Gottheimer: North Jersey Needs to be Prepared for Second COVID-19 Wave

With the coronavirus still among us, Rep. Josh Gottheimer convened a meeting to outline challenges and critical steps North Jersey needs to take to help prevent and be prepared for a potential second wave of COVID-19 cases in the 5th District this Fall.

Gottheimer held a Zoom call on Sept. 3 with community leaders to discuss what the region can expect this Fall, including Holy Name Medical Center Executive Vice President and Chief Medical Officer Adam Jarrett, Bergen New Bridge Medical Center CEO Deb Visconi, Andover Township Mayor Michael Lensak and New Milford Fire Chief Bill Mury. 

The discussion focused on with the start of Fall, measures that have helped combat the spread of the coronavirus—such as outdoor gatherings—will be less feasible. The decline in outdoor activities is coinciding with activities held primarily indoors increasing, including students and staff returning to school, the opening of gyms, and religious holidays gatherings. Those actions coupled with the oncoming flu season could play a role in COVID-19 spikes in the coming months. 

Second Wave

“Since the start of the pandemic, we’ve known that a second wave is likely,” said Gottheimer.  “The severity of this next wave comes down to how prepared we are for it—which all depends on our communities and residents continuing to follow proper safety protocols and having the resources in place to protect our communities.”

The medical professionals encouraged the public to continue to wear masks and social distance in accordance with state guidelines until a vaccine that’s been vetted is considered safe.

“We are certainly encouraged by the consistently low COVID-related volume we’re seeing, but want to remind our community to stay vigilant, especially as we see spikes in other parts of the country and with flu season fast approaching,” said Holy Name’s Jarrett. “We are absolutely better equipped to handle a second wave in terms of operations, protective gear, and staffing. While the research and medical community are working non-stop to better understand this virus, a treatment and vaccine requires time.”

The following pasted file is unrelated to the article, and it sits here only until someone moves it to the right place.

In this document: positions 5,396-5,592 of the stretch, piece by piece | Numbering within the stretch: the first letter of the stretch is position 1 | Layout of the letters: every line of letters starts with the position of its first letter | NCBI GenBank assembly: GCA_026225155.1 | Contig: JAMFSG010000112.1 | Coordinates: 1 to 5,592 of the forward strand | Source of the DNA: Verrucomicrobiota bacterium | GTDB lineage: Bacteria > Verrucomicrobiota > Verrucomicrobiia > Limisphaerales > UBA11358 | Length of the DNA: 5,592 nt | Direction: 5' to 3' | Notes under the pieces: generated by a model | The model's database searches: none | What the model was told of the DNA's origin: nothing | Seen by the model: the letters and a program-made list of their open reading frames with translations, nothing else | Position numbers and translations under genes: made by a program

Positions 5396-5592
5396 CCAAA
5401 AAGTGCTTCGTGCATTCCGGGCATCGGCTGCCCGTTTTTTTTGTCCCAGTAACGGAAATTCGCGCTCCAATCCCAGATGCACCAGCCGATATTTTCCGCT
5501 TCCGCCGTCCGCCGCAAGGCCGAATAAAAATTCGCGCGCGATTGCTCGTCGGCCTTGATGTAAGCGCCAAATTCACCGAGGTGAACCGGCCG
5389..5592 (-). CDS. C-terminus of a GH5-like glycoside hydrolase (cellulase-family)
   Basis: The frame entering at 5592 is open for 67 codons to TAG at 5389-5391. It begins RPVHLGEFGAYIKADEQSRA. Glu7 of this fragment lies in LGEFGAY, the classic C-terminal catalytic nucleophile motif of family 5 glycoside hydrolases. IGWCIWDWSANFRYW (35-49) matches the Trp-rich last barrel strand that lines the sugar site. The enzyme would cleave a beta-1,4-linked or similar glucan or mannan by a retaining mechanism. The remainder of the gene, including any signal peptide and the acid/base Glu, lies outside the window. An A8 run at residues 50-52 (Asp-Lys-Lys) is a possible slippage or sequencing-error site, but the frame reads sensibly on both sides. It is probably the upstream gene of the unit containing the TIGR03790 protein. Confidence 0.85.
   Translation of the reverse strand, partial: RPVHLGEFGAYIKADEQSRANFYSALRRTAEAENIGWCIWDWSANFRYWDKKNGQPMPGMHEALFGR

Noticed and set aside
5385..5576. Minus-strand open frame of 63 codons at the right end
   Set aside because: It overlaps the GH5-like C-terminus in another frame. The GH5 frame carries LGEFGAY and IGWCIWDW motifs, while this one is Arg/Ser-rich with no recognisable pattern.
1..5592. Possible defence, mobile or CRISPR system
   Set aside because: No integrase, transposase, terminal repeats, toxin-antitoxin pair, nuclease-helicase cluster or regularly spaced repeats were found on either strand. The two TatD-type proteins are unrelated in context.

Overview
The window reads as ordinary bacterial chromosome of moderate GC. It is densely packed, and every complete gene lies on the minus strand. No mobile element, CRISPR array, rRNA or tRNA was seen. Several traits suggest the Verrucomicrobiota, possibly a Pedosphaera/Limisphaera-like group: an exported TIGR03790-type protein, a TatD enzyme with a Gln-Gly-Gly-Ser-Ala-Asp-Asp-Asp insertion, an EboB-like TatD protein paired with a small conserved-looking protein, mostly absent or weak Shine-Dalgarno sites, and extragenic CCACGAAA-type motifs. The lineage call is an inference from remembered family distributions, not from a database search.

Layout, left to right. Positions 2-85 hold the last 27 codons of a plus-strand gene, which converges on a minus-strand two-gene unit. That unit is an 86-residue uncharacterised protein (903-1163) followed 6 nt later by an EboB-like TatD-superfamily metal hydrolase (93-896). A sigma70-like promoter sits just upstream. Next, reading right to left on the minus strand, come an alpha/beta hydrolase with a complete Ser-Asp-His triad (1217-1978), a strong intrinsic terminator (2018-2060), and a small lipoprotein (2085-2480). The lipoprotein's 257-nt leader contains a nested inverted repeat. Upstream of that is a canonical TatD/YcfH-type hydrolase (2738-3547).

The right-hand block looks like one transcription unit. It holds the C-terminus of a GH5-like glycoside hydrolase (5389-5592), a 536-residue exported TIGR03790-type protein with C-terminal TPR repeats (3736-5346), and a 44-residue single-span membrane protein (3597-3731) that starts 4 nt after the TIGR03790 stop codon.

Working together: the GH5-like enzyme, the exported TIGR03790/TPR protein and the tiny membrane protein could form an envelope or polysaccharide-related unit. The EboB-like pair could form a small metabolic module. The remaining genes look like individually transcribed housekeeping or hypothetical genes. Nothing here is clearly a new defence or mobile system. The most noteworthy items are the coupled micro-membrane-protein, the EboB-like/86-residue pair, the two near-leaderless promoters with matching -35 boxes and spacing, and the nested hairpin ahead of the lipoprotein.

Staffing Concerns

Jarrett noted if a surge on the scale seen in the Spring was to happen again, one area of concern is staffing. In March and April, hospitals in the state were able to use out-of-state nurses who volunteered to help. Now with other states facing their own battles with COVID-19 and local workers having to worry about school schedules for their children, the ability to be fully staffed could become a concern.

New Bridges’ Visconi added “As we head into the Fall and prepare for a potential second wave of COVID-19, it’s critical that our health systems, hospitals, and long-term care facilities are prepared to fight this virus, that they’re properly staffed, and that everyone has the protective equipment they need.” 

Mury noted the importance of first responders obtaining and stocking up on personal protection equipment. “Now that we are moving into the cold and flu season and it will be difficult to distinguish during an incident if the occupant is COVID-positive or if they simply have a cold or the flu,” the fire chief stated. 

Continued Vigilance

Jarret agreed with Andover’s Lensak that the flu season may be lessened this year due to precautions we are currently taking to fight the pandemic, including wearing masks and constant hand washing.

Jared M. Maples, Director of the New Jersey Office of Homeland Security and Preparedness, noted as we move into September, North Jersey’s attentiveness to fighting the spread of COVID-19 is as important as ever.

“Social distancing, masks, hand-washing, and other preventative measures will help slow the spread of both COVID-19 and common influenza,” said Maples. “Continued focus on these simple techniques will help mitigate the strain on hospitals and other healthcare providers and reduce the chances of a second wave of COVID-19 infections.”

Washington Woes

For those in Washington, Gottheimer said it was “outrageous” that lawmakers are not currently negotiating for more COVID-19 relief to help municipalities as well as fund programs that helped individuals and small businesses.

“The federal resources that are already coming back here to the Fifth District, the precautions we need to take, and the legislation I’m continuing to fight for at the federal level—they are all steps to protect our students and teachers, our seniors, veterans, those living in long-term care facilities, our brave first responders, frontline health care workers, families, small businesses, and all our local communities,” said Gottheimer.

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